Sapin - Christmas Eve

Retard Records
Buy: Bandcamp

Don’t you hate it when you find a band, get all excited, then find out that band has JUST broken up. Well… consider this fantastic garage rock anthem Sapin‘s final Christmas gift to us all. This four-piece garage country-rock band from the Rennes, France countryside demands that you move around in your seat. The youthful exuberance seeps out of every pore with this song – from the lyrics of anticipation and angst – to the driving music and carefree, raspy vocals. This song is just damn, damn fun. Prendre plaisir! (Google translate, don’t fail me now!)

Bottom Line: You are sitting on your couch, wearing your headphones, and your family begins to see you slightly convulse, legs wiggling, head bobbing, eyes wide. This sounds about right.

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Christmas in July – Christmas is a Feeling (2012)

Christmas in July - Christmas is a Feeling

Self Released
Buy: Bandcamp

As the sole proprietor of this humble little Christmas blog, most of my music research goes toward finding those delicious, spicey new tunes. I do, however, get as much (if not more) satisfaction from digging up gems from the past… and this nice little EP by Christmas in July is just that. Adrianne Lenker and Buck Meek are the duo who slapped a holiday name on and released “Christmas is a Feeling” back in 2012. The duo would later release 2 EPs, A-Sides and B-Sides, two years later. This seems like a long tease to finally get to the fact that both Adrianne and Buck would eventually expand their musical universe, adding two more bandmates and starting one of the most interesting, prolific and distinctive bands of the past few years, Big Thief. Having recently released the much-lauded U.F.O.F. back in May, they just announced a follow-up, Two Hands, which had been recorded only days after finishing U.F.O.F.. Since 2016, Big Thief will have released 4 albums, with another acclaimed solo Adrianne Lenker album, abysskiss, released in 2018. They appear to be in the middle of one hell of a creative streak.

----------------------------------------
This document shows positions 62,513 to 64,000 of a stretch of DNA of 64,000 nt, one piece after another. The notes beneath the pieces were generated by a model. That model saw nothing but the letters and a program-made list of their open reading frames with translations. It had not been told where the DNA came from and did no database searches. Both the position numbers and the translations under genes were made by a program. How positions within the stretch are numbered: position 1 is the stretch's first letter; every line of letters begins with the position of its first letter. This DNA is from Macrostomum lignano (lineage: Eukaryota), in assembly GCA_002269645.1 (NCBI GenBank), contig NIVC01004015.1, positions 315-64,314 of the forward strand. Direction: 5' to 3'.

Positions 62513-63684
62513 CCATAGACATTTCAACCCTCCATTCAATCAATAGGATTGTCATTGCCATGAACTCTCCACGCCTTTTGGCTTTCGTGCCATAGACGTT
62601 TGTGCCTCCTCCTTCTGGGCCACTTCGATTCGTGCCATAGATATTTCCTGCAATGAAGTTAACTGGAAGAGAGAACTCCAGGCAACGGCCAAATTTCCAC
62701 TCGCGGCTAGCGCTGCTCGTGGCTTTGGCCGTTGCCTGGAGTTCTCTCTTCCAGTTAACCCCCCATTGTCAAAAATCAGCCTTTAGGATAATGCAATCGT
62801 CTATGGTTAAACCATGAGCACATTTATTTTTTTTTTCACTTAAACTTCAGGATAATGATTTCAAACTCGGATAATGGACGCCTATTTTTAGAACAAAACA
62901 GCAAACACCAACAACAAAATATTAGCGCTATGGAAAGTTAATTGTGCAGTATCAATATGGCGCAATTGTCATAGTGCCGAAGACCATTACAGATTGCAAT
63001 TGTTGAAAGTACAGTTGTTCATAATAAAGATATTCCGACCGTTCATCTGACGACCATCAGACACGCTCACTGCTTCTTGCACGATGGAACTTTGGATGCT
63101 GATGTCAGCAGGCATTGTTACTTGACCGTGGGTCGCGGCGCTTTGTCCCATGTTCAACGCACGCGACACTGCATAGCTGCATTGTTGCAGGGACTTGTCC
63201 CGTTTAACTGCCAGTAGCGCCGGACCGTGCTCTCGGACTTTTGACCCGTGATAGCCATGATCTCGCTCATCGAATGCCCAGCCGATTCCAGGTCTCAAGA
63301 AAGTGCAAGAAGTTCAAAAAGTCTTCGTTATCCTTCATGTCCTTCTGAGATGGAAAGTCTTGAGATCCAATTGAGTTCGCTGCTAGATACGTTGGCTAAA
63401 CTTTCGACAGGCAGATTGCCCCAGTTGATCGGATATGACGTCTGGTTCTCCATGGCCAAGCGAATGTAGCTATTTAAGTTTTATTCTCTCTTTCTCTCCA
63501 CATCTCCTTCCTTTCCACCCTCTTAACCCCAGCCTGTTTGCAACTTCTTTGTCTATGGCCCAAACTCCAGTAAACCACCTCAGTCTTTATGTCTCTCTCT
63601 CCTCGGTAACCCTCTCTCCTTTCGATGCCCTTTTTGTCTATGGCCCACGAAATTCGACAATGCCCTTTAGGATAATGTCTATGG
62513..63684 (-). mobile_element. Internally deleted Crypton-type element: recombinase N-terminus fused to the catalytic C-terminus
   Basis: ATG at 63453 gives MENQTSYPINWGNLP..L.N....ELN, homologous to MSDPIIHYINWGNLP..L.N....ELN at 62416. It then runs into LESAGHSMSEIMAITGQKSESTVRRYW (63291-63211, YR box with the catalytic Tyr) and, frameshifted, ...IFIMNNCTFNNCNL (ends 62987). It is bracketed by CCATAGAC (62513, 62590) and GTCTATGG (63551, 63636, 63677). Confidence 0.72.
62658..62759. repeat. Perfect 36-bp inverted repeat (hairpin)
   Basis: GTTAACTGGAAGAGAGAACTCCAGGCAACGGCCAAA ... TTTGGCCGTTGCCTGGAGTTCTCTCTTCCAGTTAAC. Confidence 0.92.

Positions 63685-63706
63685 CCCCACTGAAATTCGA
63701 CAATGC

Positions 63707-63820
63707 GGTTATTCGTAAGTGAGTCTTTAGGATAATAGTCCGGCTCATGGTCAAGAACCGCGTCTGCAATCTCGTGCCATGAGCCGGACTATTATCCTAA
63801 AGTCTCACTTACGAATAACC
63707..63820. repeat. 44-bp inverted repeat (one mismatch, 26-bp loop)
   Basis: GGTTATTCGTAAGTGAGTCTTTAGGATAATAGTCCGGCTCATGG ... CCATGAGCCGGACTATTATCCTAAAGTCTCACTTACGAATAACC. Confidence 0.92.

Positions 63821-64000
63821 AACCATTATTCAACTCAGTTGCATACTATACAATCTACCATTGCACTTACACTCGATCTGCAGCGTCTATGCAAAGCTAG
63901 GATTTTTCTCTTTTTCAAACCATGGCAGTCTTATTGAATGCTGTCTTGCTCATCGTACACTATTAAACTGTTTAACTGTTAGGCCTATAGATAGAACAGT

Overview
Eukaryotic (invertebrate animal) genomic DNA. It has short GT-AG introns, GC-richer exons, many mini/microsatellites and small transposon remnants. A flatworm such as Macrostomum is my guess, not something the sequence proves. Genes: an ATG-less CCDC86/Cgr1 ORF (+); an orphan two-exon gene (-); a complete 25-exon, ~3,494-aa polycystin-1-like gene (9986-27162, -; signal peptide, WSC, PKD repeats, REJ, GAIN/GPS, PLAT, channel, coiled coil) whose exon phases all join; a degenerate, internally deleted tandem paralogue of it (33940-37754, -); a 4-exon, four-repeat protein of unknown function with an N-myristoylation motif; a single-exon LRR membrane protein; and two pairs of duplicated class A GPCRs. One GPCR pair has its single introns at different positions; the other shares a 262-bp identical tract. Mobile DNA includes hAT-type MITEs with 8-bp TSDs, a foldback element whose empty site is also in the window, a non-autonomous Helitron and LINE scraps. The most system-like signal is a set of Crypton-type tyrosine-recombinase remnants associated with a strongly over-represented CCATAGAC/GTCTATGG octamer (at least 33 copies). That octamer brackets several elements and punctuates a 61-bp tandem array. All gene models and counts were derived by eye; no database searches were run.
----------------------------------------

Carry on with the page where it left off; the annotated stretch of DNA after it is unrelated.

All that said… this IS a Christmas music blog, and there are five solid tracks on Christmas is a Feeling, two of which deserve more attention. The lone original on the EP, the folksy “Miss Mistletoe,” appears to be a wholly Buck Meek tune (at least, he appears to perform it alone). My favorite bit comes about halfway through:  “So pour the cider and stoke the coals / finish up the pie / what comes tomorrow, goodness knows / but tonight I’m by your side.” The airy production, with the guitar fluttering between both channels, flickers with the warmth of a fire; This song is a mix-worthy beauty. The other highlight is “Walking in the Air,” a cover of the modern-British classic from “The Snowman,” which blends the voices of Buck and Adrianne with the subtle beauty that you expect from this ethereal song. Simply stated, this is a gorgeous version of a wonderful song. There are three more covers of Christmas classics on here, and they are all quite good on the strength of their great voices, production, and taste level. However, they do not reinvent the classics, which can be great but isn’t as noteworthy. In summation, this release is one that can be listened to from front-to-back, which is no easy feat for a Christmas record. 

Bottom Line: How a Christmas release by members of such a notable (and fantastic) band has slipped under the radar for so long is beyond me. This EP is fantastic, and will no doubt help feed your hungry mixtapes this holiday season. If I were 4AD, I’d be slapping this thing on vinyl and releasing it. Please send me a copy if you do.

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Pedro the Lion “Yellow Bike” (2019)

Pedro the Lion "Yellow Bike"

Polyvinyl Records
Buy: Bandcamp | Polyvinyl | 7Digital | Amazon.uk MP3 | Amazon.de MP3 | Amazon.fr MP3